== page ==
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Clever boy, big boy or a duffer? A sticker with a notion

kidsparents2 yearschild3 yearsFeuilletonchildrenkidLenka Míkovcová4 years5 yearsmotivationRespect and be Respectedfamilycooperationfatherdadself-confidencedaughtershoppingdufferstickeruseless childbottle of picklesfear of losing dad's favourjoycheap phrases

“You’re so clever! You’re helping me so much!” Such is the usual praise for a child, when he does well. This time it was addressed to a five year old kid, who was helping his dad put things into the shopping cart. An ideal situation.

Until the clever boy dropped a bottle of pickles. Suddenly he became the most useless child in the world. “You duffer, look what you’ve done! Get out of the way! Such a kid like you and such a duffer!” This boy just stood there and you could see the tragedy of the broken bottle in his face and the fear of losing his dad’s favour. His joy from shopping was gone.

All this happened in mere 90 seconds. A minute and a half and the kid changed state four times according to the father. Once he was someone who was worth the father’s affection. In reality, not one of these four “stickers” attested to how his son actually is. Neither is it possible to solve such a situation in this way.

Maybe next time it would be enough to tell the boy: “Well that’s a pity. It scared me too. Let’s quickly call the shop clerk to clean it up.” This way, he could learn how to handle such a situation. The fact, that he dropped the bottle in itself didn’t help his self-confidence. So a good follow-up would be “We hold the glass of pickles from the bottom, that way it won’t slip. Could you bring a new one?”

This way, dad would avoid cheap phrases which from one perspective make the characteristics of the child. In this case, these weren’t at all helpful and may follow the child around its entire life.


STICKERS, PRAISES, REWARDS. The extract of, in my opinion, important notions from the book Respect and be respected, rewards page 155, praises page 168

  • A sticker is an unauthorized portrayal, which takes one perspective and makes it permanent,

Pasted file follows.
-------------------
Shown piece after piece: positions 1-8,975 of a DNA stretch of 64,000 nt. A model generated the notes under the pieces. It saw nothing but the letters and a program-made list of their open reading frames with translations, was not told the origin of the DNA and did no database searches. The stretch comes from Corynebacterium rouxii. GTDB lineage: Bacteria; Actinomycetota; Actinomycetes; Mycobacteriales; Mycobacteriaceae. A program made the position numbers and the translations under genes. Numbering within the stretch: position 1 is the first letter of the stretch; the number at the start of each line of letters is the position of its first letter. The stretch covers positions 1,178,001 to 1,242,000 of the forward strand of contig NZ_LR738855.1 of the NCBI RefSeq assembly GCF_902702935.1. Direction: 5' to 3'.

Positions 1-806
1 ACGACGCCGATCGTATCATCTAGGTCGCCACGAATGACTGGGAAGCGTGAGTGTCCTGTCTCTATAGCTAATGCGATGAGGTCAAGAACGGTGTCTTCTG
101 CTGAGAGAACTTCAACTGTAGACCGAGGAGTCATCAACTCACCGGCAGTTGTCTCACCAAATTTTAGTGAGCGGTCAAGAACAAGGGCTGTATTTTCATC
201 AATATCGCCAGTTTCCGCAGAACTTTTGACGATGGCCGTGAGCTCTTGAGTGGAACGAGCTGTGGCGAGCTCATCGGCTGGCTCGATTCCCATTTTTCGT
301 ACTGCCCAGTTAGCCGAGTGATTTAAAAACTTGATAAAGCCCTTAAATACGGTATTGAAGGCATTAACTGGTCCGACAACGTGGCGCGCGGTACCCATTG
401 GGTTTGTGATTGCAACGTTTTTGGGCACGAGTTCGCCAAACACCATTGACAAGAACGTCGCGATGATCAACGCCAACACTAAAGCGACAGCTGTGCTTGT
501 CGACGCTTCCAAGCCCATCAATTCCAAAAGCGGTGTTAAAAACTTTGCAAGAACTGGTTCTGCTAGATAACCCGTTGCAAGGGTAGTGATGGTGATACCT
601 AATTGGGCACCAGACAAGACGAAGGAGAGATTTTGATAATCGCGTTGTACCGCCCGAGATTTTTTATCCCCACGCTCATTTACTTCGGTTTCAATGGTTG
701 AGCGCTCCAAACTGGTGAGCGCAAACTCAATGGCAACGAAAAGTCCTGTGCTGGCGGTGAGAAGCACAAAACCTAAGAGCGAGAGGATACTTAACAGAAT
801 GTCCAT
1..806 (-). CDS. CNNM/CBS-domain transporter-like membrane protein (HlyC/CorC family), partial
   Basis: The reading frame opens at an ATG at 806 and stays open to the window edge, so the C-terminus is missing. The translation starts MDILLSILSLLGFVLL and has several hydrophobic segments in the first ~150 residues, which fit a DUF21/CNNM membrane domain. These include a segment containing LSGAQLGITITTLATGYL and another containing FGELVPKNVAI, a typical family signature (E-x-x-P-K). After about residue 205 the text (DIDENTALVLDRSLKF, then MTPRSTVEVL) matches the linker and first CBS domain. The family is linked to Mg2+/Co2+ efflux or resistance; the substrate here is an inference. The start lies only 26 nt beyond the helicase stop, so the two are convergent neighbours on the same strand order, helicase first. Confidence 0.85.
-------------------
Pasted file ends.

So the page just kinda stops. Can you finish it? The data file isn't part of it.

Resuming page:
• A sticker is often a cheap phrase, hyperbole, where both sides know, that its unrealistic. e.g. that’s a beautifully painted picture, a muscle man, a cute princess,…

  • The sticker, for example “clever boy” = a praise = a reward. The sticker as a praise creates the expectation of authority and gets in the way, binds, creates unreasonable self-confidence in the child

  • “The one who praises talks about his satisfaction. As if saying his satisfaction is most important at that moment. ‘You made me happy that you calculated it so quickly.’ The wishes and needs of the one addressed are neglected.”

  • “Children then try to do things to satisfy the authority. Not because it is fun, healthy or important to know,… The inner motivations are destroyed by rewards.”

  • “The praise/reward becomes the target. Without considering the importance of the activity.”

  • It can create dependence on the authority who praises, resp. puts the sticker/rewards. If the external motivation of the authority is gone, we then search for a different authority and in effect become vulnerable to manipulation.

What to do instead of stickers and rewards? AKNOWLEDGEMENT and FEEDBACK. More in the feuilleton “No two wheels are alike.”

Author: Lenka Míkovcová Translation: Marek Hubbell

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